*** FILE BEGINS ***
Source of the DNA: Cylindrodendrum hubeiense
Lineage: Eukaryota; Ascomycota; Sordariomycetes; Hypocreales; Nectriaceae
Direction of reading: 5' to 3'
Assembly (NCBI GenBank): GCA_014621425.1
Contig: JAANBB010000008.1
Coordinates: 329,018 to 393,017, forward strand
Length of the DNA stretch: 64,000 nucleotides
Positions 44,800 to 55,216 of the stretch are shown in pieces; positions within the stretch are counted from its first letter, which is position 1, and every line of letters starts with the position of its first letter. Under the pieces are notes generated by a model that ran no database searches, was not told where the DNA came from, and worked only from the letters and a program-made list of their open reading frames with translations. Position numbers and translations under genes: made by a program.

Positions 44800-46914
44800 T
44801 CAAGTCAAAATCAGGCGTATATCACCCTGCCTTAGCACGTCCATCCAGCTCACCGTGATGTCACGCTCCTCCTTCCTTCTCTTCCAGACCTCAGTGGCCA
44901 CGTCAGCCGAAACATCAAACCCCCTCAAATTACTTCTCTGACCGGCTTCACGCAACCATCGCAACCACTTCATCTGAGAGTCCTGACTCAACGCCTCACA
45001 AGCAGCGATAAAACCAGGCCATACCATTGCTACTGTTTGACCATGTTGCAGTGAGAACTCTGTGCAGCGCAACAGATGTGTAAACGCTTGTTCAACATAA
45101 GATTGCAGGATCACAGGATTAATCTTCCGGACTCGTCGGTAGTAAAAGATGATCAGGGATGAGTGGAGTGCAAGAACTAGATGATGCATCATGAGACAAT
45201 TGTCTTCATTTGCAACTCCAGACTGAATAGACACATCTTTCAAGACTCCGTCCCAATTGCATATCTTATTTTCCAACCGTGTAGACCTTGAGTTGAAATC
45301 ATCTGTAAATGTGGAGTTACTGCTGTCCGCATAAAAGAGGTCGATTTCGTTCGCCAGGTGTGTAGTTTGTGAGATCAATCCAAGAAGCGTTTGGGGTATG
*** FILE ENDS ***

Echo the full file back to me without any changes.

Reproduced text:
Source of the DNA: Cylindrodendrum hubeiense
Lineage: Eukaryota; Ascomycota; Sordariomycetes; Hypocreales; Nectriaceae
Direction of reading: 5' to 3'
Assembly (NCBI GenBank): GCA_014621425.1
Contig: JAANBB010000008.1
Coordinates: 329,018 to 393,017, forward strand
Length of the DNA stretch: 64,000 nucleotides
Positions 44,800 to 55,216 of the stretch are shown in pieces; positions within the stretch are counted from its first letter, which is position 1, and every line of letters starts with the position of its first letter. Under the pieces are notes generated by a model that ran no database searches, was not told where the DNA came from, and worked only from the letters and a program-made list of their open reading frames with translations. Position numbers and translations under genes: made by a program.

Positions 44800-46914
44800 T
44801 CAAGTCAAAATCAGGCGTATATCACCCTGCCTTAGCACGTCCATCCAGCTCACCGTGATGTCACGCTCCTCCTTCCTTCTCTTCCAGACCTCAGTGGCCA
44901 CGTCAGCCGAAACATCAAACCCCCTCAAATTACTTCTCTGACCGGCTTCACGCAACCATCGCAACCACTTCATCTGAGAGTCCTGACTCAACGCCTCACA
45001 AGCAGCGATAAAACCAGGCCATACCATTGCTACTGTTTGACCATGTTGCAGTGAGAACTCTGTGCAGCGCAACAGATGTGTAAACGCTTGTTCAACATAA
45101 GATTGCAGGATCACAGGATTAATCTTCCGGACTCGTCGGTAGTAAAAGATGATCAGGGATGAGTGGAGTGCAAGAACTAGATGATGCATCATGAGACAAT
45201 TGTCTTCATTTGCAACTCCAGACTGAATAGACACATCTTTCAAGACTCCGTCCCAATTGCATATCTTATTTTCCAACCGTGTAGACCTTGAGTTGAAATC
45301 ATCTGTAAATGTGGAGTTACTGCTGTCCGCATAAAAGAGGTCGATTTCGTTCGCCAGGTGTGTAGTTTGTGAGATCAATCCAAGAAGCGTTTGGGGTATG